At least I didn’t need to wander around for an hour to figure out how to open this door.


How We Know We’re Alive‘s soundtrack and graphics are a brilliant sight to behold and to hear. One that has just enough creative depth to make it visually appealing and still has graphical flare to make it into something that is wonderful to see in action.

It would be easy to just give the game a retro/pixel art style and leave it at that; one more akin to the Sierra adventure games of the 80’s or LucasArts’s 90’s efforts. Something that wears its influences on its sleeve, looks great, and that is it. But we don’t get that here. The art style, the environment, and the effects are all positioned in such a way that it enhances the mood and tone of the piece as a whole.

A picture is worth a thousand words.

A picture is worth a thousand words.


It’s a dark and brooding, yet at the same time familiar and recognisable. Something that is able to skillfully juxtapose the flashbacks to the present day scenes, which itself creates the kind of subconscious biases that make the later revelations hit all the harder.

Beyond the more artsy stuff that people like me really dig, it’s still a beauty to see; from the misty haze of the rain to the way your character reflects on the wet street just looks good. So for anyone who is looking for something that is pleasing to the eye, you are in luck. Doubly so if you are looking for visuals that have a little more going on under the surface.

Come on, its impossible to express a soundtrack in a screenshot!

Come on, its impossible to express a soundtrack in a screenshot!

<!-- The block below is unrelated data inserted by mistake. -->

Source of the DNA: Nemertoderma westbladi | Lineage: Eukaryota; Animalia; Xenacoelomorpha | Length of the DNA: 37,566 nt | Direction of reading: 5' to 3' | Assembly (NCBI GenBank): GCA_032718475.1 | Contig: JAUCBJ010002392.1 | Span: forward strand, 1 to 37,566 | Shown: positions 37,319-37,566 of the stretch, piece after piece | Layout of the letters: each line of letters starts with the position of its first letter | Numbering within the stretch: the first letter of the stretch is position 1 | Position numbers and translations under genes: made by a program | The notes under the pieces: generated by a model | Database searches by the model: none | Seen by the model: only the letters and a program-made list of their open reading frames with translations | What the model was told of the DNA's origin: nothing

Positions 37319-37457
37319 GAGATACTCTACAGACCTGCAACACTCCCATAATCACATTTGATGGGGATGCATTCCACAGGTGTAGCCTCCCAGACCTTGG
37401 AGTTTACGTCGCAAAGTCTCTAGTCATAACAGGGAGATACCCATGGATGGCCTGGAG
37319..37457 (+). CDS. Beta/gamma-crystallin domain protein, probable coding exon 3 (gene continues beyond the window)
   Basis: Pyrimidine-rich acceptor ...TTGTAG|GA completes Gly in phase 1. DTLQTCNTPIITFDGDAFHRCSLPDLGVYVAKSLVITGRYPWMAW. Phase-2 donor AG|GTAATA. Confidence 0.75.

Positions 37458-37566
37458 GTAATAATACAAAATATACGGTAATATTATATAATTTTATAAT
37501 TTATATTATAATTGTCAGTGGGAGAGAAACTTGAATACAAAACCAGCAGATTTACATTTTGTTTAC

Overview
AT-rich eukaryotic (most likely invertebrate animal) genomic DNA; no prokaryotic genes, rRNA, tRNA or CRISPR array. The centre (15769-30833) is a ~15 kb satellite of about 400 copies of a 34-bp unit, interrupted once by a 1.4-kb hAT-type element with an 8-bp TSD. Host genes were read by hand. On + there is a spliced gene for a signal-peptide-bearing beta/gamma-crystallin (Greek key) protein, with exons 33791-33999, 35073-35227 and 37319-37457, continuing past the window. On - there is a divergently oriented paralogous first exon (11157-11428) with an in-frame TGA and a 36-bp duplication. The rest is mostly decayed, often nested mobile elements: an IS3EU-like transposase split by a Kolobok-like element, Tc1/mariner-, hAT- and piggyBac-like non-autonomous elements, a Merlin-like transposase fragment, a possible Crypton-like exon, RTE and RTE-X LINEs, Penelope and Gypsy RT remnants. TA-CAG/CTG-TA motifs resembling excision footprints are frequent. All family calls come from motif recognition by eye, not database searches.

How We Know We’re Alive‘s strongest element however is its soundtrack. A soundtrack both soothing and nostalgic, yet wistful and tragic. It is like the memories of summers past committed to music. The warm glow of past days of fun and youthful energy and the cold and sombre realisation that those days are gone and maybe aren’t quite as you remember them. It is a work of beauty. A great creation which feels interwoven with the fabric of the narrative and themes of the story without becoming too overwhelming or trite. The soundtrack paints an atmosphere which richly holds with the game’s aesthetics.

However, it never feels as though it is trying to force an emotion from you. It isn’t trying to grab on to your heart strings and forcibly tug on them at certain key moments. And the depth of feeling that comes from it feels as though it matures and reveals itself as the story progresses and what is truly going on makes itself known. I can barely commit to words just how perfect the soundtrack is for a title like this and its story. Truly a credit to the game’s composer.

The title’s visuals and soundtrack brilliantly show that there can be more to a videogame’s art style and audio than just stuff that looks good and sounds good. It is a valuable part of a title’s identity. In situations like this, it’s also an element that can develop the deeper themes and story therein.

(Video featured in this article by shanks154).

How We Know We’re Alive was reviewed on PC.

How We Know We’re Alive is a dark and moving tale of self-discovery with an incredible art style, a pitch perfect story, and a story that feels deeply personal. The title however isn’t terribly interactive for an Adventure Game and it may be a little too short for some gamers.
  • Deep and Moving Story
  • Fantastic Soundtrack
  • Great Artwork
  • May Be Too Gameplay Light for Some
  • Short